As we reached the shallow area I stepped out of the dinghy and slowly approached the animal which still showed little interest in our presence…..I stretched out my hand palm up….And spoke quietly to it…..Still no interest….So I reached forward to gently pick up the small dog…..Which suddenly displayed a marked aversion to being touched by me…..There was a brief flurry of fur and a flash of sharp teeth and I withdrew my painful and now bleeding hand…..”Any suggestions?” I called to my colleague in the dinghy.
“We could call a dog handler?” He suggested….But that could take ages.
I’m going to try and wrap him in my anorak and see if that works…..I approached once again…..Again he ignored me….I reached out with my left hand and as he moved to snap me, I covered the small dog with my anorak and bundled him up.
We took him straight to a the animal hospital in North London that we usually use but unfortunately the vet said he was to ill to save and he had to be put down to prevent him suffering any further distress…..But that was not the end of me using the medical services that day. The vet saw my bleeding hand and recommended me to attend hospital for a tetanus jab as the bite.
Many people imagine that the Thames is too polluted to sustain much life but in fact The Thames is one of the cleanest industrial rivers in Europe and when I worked there it was estimated there were over 130 different species of fish living in the river….Even salmon were returning to the upper reaches.
I have regularly seen seals in the river and there is even a large seal that lives full time in the West India Dock. It has become something of a tourist attraction and is regularly seen being fed by the workers at Billingsgate Fish Market.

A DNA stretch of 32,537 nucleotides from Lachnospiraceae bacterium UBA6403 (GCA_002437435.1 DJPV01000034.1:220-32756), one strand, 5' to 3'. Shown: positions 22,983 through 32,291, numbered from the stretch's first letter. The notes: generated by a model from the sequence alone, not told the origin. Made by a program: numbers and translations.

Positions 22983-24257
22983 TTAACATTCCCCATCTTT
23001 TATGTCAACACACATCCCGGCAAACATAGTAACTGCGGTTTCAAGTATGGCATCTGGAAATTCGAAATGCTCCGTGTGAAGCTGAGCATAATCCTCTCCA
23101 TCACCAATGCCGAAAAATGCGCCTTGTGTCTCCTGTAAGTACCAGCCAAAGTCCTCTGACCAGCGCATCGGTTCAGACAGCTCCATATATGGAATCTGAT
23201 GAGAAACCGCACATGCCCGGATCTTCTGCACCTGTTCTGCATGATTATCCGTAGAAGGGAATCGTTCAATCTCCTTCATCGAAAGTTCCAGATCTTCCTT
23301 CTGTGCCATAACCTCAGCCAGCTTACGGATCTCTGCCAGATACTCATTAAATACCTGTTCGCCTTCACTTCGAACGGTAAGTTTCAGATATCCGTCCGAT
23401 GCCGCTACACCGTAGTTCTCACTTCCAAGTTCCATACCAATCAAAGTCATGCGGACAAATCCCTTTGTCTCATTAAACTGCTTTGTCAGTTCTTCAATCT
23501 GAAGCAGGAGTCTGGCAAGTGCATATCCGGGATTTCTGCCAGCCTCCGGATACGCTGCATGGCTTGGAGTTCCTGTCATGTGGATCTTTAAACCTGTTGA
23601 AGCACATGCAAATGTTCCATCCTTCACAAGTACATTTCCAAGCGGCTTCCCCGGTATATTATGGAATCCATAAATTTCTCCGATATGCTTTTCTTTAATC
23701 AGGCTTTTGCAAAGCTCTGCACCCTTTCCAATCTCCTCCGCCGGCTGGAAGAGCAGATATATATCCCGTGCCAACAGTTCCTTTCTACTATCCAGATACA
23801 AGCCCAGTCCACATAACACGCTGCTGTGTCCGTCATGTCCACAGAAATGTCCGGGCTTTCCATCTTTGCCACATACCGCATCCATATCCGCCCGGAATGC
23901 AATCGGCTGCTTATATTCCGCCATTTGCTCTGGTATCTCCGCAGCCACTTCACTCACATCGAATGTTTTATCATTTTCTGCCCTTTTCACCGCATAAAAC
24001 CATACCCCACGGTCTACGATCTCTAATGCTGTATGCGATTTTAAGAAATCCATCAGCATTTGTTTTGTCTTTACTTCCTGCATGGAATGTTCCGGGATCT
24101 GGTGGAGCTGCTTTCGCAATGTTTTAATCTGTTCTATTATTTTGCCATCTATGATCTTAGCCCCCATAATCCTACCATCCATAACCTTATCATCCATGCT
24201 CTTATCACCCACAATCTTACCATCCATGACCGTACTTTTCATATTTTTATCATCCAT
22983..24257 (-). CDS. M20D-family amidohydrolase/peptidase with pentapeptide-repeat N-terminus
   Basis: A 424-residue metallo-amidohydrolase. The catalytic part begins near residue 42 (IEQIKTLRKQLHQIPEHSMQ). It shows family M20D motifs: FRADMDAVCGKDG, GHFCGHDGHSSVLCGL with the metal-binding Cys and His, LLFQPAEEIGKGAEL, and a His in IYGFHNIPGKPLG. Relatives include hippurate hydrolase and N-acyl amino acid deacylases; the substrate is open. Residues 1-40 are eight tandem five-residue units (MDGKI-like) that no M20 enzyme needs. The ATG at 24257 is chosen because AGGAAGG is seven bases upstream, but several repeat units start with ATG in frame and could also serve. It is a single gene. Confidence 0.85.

Cetaceans (dolphins and whales) always attract public and media attention when they venture up the river…..However their stories seldom end well….If a dolphin or whale swims into the river there is normally something wrong with it (possibly it’s navigation system may be malfunctioning) and it usually ends up dying in the river….Members of the family of Cetaceans are known as ‘Royal Fish’ (even though they are technically mammals)….’Royal Fish’ are historically the property of the Crown….Whenever one dies in British Waters the body will be taken for an autopsy to be performed in order that scientists may better understand their behaviour.
On one occasion whilst out on patrol over a weekend. We were heading down river in the Hammersmith area. There we saw a man swimming in the river around a rowing club pontoon….Swimming in the river is ALWAYS dangerous due to currents and to the coldness of the water….On investigation we saw that the man’s female companion, was extremely upset….It seems that she had been standing on the up river end of the pontoon and throwing a tennis ball into the river for her small dog to swim after and retrieve…..She had done this as the tide was coming in and the ball was being taken away from the pontoon……Unfortunately she did not notice that the tide had turned and that the ball was no longer being taken AWAY from the pier…..It was now being taken back towards the pier on an ebb tide…..and instead of being able to climb out of the river onto the pontoon….Her small dog was swept under the pontoon…..The woman was distraught and had persuaded her husband/boyfriend to try diving UNDER the pontoon in an attempt to rescue her dog!
We ordered the man out of the water immediately and explained to the woman that her dog by now had undoubtedly drowned and that if he persisted in his noble but foolish efforts to assist the dog…..The same fate would doubtless befall her companion.